Below this place, at the mouth of the Scoijoiquoides creek, a part of Commodore Perry's fleet was fitted out under the superintendence of Henry Eckford, afterwards renowned at home and abroad as a naval constructor; and near by, upon the bank, the battle of Black Rock was fought, at about the same period of time.
While I am thus indulging in a ramble away from my subject, the opportunity shall be improved of submitting to this Society the task of discovering the true orthography of the name of this stream; whether it is Scoijoiquoides, Scajaquada, Scajaquadies, Conjocketty, Conjecitors, Unnekugua or Unne-kuguddies creek; for I have found the name written in these various ways.
It must not be forgotten that in Breckenridge street, near the old brick church, General Scott planted his cannon to cover the British armed vessels which were in the stream, prepared to attack the miniature but historical steamboat Caroline on her passage up the river during the so-called Patriot war.
Captain James Sloan, a resident of Black Rock, who is well known as a man of great intelligence and integrity, and who has contributed largely to. our local history in articles scattered through the columns of the city journals, came to the ferry in the year 1810. The ground now occupied by the Niagara Street Railroad buildings, was or had been an Indian field; for it was cleared and leveled, and on the south and east was bounded by a dense forest.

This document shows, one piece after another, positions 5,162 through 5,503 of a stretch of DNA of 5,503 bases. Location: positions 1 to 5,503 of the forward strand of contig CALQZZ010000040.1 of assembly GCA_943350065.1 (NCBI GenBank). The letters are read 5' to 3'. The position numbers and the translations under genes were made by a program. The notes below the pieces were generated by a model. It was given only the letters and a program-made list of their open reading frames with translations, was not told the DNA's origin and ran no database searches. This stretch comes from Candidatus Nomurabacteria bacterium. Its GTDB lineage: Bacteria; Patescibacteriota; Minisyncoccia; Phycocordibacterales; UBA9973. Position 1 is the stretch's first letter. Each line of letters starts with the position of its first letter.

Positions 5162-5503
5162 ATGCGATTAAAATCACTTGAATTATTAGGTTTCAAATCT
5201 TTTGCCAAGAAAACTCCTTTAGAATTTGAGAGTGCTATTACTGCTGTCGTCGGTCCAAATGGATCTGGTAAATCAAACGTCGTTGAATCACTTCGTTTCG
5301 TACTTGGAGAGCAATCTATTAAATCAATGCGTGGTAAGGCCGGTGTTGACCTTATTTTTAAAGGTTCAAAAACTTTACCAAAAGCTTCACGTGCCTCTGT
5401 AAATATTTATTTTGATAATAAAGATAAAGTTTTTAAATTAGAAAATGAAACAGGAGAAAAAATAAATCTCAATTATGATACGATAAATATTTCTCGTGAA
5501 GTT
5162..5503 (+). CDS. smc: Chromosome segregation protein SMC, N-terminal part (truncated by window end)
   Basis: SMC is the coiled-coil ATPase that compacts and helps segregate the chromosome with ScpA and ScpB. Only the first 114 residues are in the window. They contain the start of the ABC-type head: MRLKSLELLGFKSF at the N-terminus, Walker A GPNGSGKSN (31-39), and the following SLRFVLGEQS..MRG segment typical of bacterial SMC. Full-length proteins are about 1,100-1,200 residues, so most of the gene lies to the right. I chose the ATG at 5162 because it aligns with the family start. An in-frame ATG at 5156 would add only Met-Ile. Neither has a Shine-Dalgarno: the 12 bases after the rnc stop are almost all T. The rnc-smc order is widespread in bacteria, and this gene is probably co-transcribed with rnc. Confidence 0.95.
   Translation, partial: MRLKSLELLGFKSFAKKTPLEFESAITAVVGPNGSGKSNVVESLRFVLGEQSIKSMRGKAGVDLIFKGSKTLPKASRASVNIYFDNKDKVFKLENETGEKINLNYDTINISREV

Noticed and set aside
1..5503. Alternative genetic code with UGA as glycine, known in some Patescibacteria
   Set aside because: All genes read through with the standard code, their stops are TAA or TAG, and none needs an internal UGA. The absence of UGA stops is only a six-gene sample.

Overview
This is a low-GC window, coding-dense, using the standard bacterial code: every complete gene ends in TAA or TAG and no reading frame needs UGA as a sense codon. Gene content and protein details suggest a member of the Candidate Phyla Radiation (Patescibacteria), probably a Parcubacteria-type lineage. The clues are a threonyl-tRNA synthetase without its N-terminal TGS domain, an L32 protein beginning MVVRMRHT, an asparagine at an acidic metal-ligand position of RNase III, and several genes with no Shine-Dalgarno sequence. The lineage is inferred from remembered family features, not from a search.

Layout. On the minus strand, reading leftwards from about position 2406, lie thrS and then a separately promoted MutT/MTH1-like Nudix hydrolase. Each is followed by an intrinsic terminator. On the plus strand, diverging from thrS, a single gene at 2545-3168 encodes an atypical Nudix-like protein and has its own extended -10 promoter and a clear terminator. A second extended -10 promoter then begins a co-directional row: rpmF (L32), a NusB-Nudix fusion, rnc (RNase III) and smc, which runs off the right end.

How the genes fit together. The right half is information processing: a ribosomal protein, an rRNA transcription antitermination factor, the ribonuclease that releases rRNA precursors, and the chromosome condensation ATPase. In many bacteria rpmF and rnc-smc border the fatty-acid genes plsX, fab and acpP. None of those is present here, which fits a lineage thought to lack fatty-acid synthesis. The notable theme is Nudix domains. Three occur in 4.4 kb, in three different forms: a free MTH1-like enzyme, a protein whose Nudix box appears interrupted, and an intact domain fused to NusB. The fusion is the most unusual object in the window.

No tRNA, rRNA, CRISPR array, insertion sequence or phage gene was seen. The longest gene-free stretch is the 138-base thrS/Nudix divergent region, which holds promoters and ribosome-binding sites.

This venerable gentleman, who recollects with accuracy and relates with precision his early adventures in the West, full of stirring incident and exploit, speaks with enthusiasm of the view which opened to his sight, when he for the first time stood upon this old field. The majestic Niagara, with an unbroken expanse, bore its affluent flood to the cataract, between banks covered with the primeval forest, indented with the scattered huts of the settlers on the Canada shore; and gave to view, on its tolerant bosom, the wooded islands which, in a bygone age, it had torn away from the protecting embrace of the main land. Under Fort Erie the British fleet, commanded by Commodore Barclay, was anchored; while a few batteaux were moving sluggishly up the stream, laden with salt. These constituted the commercial marine of the river, the principal business of which was the transportation of this commodity from Porter & Barton's dock, at old Fort Schlosser, to their warehouse at Black Rock, or their wharf under the lee of Bird Island, to be conveyed thence to Erie, then the principal commercial port on our lake. There are but few persons now living who know anything of the lake and river commerce from the year 1805 to the commencement of the last war with England. It consisted mainly in the transportation of salt between the places and over the route I have mentioned, to be conveyed to Pittsburg.